Should be “to intentionally seek to register *trademarks* as domain names”

UFO.ORG

December 13, 2008 @ 6:55 pm EDT

These are generic terms, so its all right.

They could have been registered in bad faith, but the French have allowed many English words to be registered as French trademarks when in fact they lack distinctiveness in English speaking countries.

So what if if the domain holder cannot speak French, The panelists would be wise to understand that would be discrimination under EU law and is forbidden.

Are these domains coincidence? most likely, just like I guess he’s translated PC games into other useful languages as well. Smart move.

Now, lets start domain hunting on babblefish…. ;)

Verno

December 13, 2008 @ 10:49 pm EDT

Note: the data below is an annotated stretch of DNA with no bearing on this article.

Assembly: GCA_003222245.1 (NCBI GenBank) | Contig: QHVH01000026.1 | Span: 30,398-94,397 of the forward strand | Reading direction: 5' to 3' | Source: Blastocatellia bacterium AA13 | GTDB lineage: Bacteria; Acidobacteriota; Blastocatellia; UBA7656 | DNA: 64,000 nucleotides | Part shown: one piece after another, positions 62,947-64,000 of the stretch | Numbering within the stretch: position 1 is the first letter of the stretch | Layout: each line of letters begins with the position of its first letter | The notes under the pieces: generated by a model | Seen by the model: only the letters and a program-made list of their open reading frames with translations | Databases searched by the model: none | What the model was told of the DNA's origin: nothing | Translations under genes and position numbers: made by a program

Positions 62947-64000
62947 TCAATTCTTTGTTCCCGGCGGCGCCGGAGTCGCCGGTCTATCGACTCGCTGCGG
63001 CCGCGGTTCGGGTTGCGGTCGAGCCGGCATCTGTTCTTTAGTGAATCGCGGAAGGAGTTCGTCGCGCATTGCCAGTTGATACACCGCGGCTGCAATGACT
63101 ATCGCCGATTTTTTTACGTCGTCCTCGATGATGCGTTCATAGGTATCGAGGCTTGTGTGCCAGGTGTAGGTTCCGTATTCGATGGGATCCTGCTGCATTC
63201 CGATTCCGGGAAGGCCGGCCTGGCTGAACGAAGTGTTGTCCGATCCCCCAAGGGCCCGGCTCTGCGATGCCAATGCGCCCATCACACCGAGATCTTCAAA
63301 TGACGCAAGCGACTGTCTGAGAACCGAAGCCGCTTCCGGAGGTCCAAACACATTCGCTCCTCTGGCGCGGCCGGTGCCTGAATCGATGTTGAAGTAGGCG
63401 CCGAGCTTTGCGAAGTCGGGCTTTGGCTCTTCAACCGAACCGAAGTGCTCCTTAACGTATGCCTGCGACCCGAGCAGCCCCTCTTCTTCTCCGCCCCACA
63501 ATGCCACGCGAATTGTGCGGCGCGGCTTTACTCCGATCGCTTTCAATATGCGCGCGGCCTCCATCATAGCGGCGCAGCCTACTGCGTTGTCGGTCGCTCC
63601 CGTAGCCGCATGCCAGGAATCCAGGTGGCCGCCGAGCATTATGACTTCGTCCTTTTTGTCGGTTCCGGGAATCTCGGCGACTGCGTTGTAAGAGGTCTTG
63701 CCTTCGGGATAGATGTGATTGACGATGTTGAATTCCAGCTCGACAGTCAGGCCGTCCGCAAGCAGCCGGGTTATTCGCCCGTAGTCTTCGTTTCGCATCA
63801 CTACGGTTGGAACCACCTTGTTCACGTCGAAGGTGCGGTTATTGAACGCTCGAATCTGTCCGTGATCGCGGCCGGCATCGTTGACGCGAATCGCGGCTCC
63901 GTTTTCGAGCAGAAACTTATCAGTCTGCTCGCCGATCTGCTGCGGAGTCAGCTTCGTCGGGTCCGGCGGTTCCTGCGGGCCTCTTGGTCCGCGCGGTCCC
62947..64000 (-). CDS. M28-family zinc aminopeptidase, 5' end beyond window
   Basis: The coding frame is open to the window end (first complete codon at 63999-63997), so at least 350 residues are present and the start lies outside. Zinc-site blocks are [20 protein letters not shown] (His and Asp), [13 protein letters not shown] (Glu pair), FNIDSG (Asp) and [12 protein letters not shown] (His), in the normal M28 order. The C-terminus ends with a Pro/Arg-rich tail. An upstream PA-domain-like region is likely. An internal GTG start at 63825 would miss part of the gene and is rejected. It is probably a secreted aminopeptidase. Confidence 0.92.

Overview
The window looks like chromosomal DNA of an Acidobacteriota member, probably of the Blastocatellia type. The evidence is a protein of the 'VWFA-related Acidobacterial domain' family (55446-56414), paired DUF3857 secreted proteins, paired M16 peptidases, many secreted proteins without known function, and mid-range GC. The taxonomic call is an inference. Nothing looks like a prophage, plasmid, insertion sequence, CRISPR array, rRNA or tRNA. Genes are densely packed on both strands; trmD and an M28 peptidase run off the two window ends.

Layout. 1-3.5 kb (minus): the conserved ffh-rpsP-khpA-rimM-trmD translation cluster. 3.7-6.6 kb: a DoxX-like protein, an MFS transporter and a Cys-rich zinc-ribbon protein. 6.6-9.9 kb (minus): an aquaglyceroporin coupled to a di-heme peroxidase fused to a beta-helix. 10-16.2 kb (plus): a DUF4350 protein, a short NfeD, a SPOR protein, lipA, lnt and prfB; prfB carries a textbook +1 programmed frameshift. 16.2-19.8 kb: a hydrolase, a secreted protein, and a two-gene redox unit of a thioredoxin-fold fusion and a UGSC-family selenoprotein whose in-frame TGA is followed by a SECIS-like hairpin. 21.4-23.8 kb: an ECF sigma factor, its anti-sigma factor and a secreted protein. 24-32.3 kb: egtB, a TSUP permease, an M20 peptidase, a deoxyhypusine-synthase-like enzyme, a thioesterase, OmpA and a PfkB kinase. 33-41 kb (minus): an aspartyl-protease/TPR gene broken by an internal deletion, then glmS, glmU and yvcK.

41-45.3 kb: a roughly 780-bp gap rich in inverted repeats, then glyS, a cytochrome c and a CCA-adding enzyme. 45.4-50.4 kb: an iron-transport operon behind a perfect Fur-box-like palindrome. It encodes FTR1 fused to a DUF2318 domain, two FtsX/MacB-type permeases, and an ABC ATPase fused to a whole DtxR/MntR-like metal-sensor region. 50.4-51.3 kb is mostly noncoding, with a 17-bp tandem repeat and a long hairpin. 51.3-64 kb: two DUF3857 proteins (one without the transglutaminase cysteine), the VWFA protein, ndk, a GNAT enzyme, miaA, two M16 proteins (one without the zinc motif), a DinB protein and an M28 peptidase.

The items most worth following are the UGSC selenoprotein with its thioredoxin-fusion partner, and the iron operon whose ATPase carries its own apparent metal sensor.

I was actually wondering why a French company would have a trademark on an English term – “Joystick”.

According to my Google translator it should be – “manche à balai”.

They had to have known what they were doing…….

jaydee

December 13, 2008 @ 11:42 pm EDT

some say “potato” and some say “potatoe” (if you’re old enough, you’ll know)….semantics. Who are these panelists anyway, a bunch of old retired never-beens who all of sudden think they deserve their new-found power.

Jamie

December 15, 2008 @ 3:47 pm EDT

@ John “I don’t speak French, but I can use Google Translate, which is precisely what had to be done with much of the untranslated material filed by the complainant. If you put “pc jeux” into Google Translate (go ahead and check it out), it comes out “pc games”.”

Are you really relying on Google Translate to give you an accurate representation of what the other side is presenting in a court of law? I’m hoping you just used it to quickly try and get the gist of their documents, hoping for anything better than that from that tool will lead to pain.

John Berryhill

December 15, 2008 @ 7:04 pm EDT